In fact, wearing a mask, or rather not wearing one, is fast becoming as much of a symbol of Trump fealty as those red MAGA hats. Trump’s allies on Fox News have pushed it hard among the faithful (with the unexpected exception of Sean Hannity.)
As Salon’s Igor Derysh reports, studies show that people who watch Fox are far more inclined to defy public health guidelines. But really, it’s Trump himself who has turned masks into a culture-war symbol by ostentatiously refusing to wear one.
This makes little sense, of course, if he genuinely wants to reopen the country in a way that allows workers and consumers to feel safe going about their business. Masks and social distancing are common-sense ways to begin doing that, and normalizing that behavior will bring back the economy more quickly. But Trump has decided to pretend that the crisis is over, as I said earlier, and mask-wearing and social distancing don’t exactly send that message.
I also suspect that his resistance is largely due to vanity. The man truly believes that wearing one will make him look foolish (which can only be described as amazing) and he may also have concerns about the mask rubbing off his thick orange makeup.
All of this comes as he’s also implying it’s somehow weak, unmanly and un-American to wear one. In fact, he’s seized upon this as a new attack line against Joe Biden:
Some Republicans are actually pushing back on this, notably state governors who will have to deal with the resurgence of cases if people follow Trump’s dangerous example. Even Senate Majority Leader Mitch McConnell has urged people to wear them. It’s hard to know why these dissenters are stepping up now, but maybe it’s because they see something really dark and ugly taking hold among the Trump faithful.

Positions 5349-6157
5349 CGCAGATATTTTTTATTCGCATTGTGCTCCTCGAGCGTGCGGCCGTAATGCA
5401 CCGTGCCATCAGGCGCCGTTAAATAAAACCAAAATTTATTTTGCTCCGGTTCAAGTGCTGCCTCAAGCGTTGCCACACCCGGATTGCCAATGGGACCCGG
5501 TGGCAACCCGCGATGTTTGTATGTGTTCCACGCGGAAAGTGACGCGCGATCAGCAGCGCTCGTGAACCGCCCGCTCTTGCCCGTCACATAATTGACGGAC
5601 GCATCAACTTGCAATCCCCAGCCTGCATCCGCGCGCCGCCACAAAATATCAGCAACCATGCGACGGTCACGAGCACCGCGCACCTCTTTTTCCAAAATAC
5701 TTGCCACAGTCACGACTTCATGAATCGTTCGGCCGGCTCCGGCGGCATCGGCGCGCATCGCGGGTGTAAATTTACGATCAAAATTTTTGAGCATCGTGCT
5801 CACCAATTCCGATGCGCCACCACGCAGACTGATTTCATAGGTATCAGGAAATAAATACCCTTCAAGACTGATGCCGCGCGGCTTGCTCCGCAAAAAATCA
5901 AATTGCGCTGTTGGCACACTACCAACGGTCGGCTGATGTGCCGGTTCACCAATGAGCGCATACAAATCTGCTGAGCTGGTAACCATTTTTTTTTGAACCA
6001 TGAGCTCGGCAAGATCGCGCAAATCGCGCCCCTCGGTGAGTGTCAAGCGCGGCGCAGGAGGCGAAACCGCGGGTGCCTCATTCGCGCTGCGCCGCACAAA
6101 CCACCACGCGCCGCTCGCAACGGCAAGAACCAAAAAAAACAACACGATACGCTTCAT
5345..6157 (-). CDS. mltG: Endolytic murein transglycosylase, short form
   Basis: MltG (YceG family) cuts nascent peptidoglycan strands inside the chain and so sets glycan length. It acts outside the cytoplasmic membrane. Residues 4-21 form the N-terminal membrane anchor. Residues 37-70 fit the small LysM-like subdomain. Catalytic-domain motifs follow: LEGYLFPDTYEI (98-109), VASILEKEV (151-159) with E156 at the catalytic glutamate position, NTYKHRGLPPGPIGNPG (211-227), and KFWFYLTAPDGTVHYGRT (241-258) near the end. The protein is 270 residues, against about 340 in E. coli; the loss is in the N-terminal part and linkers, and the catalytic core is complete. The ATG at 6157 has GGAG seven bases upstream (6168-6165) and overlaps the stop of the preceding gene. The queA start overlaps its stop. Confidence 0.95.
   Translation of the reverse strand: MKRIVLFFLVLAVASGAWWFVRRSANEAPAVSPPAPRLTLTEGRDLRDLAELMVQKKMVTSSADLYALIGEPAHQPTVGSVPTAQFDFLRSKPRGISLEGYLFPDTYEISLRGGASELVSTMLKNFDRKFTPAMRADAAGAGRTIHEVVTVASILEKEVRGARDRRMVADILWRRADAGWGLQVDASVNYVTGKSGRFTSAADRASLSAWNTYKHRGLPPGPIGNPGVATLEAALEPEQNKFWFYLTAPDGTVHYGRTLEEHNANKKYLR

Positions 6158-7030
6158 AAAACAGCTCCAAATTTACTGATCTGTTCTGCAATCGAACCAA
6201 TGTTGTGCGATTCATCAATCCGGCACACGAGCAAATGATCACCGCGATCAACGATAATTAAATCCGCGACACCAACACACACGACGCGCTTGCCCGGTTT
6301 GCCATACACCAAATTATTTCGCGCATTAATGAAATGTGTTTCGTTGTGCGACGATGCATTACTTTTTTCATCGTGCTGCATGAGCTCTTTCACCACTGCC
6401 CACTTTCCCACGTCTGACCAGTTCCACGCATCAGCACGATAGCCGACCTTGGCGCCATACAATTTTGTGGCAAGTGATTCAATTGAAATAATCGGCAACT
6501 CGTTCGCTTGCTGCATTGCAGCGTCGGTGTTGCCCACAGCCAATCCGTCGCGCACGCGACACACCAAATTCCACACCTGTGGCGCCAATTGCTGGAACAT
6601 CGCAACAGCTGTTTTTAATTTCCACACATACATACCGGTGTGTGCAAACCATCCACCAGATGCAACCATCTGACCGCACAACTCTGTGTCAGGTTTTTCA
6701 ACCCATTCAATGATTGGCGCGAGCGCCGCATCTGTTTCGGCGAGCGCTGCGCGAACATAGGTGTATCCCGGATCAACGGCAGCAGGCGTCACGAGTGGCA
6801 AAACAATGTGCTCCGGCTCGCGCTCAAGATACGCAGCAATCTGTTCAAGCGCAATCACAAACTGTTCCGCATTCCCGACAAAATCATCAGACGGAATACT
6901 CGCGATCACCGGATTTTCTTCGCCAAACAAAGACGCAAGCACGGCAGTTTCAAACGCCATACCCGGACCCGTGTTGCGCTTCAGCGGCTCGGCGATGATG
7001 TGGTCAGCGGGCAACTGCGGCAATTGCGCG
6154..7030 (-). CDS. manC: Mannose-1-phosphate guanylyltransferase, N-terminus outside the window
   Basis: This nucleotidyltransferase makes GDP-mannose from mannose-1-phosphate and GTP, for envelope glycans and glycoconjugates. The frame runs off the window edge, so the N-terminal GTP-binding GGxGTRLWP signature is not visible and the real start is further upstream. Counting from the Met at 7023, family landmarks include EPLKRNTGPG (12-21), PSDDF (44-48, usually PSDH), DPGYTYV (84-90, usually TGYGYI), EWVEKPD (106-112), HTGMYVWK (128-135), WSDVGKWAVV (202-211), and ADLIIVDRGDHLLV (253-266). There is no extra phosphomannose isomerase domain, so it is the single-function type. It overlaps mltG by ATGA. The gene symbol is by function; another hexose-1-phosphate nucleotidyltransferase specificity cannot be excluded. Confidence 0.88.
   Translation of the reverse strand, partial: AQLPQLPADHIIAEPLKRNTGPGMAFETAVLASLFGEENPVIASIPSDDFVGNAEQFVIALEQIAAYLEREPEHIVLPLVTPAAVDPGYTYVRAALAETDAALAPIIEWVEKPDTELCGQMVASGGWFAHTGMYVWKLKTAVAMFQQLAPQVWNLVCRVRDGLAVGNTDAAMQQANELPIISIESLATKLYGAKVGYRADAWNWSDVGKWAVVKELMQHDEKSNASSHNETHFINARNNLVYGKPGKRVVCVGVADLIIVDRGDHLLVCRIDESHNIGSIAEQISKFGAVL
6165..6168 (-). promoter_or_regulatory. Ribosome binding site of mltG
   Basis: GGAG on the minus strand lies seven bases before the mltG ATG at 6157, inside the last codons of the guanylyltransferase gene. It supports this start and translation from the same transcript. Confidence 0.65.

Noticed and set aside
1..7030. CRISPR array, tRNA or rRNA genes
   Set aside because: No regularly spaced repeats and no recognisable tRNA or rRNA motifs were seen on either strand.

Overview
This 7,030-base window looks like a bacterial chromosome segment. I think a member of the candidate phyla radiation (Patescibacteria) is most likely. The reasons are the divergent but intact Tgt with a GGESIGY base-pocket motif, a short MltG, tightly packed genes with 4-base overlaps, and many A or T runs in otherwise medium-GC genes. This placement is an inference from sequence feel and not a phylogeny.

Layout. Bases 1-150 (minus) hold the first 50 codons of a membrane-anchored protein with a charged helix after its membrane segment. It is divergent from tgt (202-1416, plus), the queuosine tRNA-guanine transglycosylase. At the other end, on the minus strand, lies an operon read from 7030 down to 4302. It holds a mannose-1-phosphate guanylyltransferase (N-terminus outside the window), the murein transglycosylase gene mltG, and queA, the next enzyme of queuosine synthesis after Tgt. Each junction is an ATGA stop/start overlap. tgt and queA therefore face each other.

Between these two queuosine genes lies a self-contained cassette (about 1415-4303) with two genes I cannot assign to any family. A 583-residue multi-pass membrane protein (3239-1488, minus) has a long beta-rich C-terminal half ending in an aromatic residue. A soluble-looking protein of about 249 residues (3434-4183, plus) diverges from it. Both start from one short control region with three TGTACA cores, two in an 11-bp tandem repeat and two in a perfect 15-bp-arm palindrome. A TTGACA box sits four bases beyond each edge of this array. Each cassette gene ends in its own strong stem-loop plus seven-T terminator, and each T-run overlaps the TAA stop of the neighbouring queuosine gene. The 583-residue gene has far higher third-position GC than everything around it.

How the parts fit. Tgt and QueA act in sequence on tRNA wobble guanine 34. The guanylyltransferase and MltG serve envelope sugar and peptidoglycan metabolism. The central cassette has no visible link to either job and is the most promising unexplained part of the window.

For instance, Republicans in the Pennsylvania legislature who have been railing against public health measures turned out to have concealed the fact that one of their own members had contracted the virus. They quarantined themselves but nevr told their Democratic colleagues, allowing them to potentially expose their family members and loved ones without knowing it.
According to the Washington Post, there are businesses in various parts of the country now barring customers from wearing masks in their establishments. This was from an interview with Kevin Smith, proprietor of the Liberty Tree Tavern in Elgin, Texas:
“If we’re only allowed to be at 25 percent capacity, I want them to be the 25 percent of people that aren’t p—–, that aren’t sheep,” Smith told The Washington Post. “Being scared all the time isn’t good for your health. It suppresses your immune system.”
Trump posted this tweet yesterday, cutely pretending that he was just making an observation:
The science is clear on this: Masks work. If everyone wore them when they were out in public it would make a significant difference in slowing the transmission of the virus. These people are pretending to be tough, but in reality they’re just following the example of the president and living in denial.
Imagine a world where, instead of behaving so foolishly, Trump modeled sensible behavior by wearing a mask and social distancing and encouraging businesses to open up responsibly? His followers would buy red MAGA masks by the truckload and turn social distancing into the mark of macho American individualism. But he can’t do that, of course, because stoking the culture war is literally his last hope of winning re-election.
The post Donald Trump unmasked: Culture-war nihilism is his last line of defense appeared first on Salon.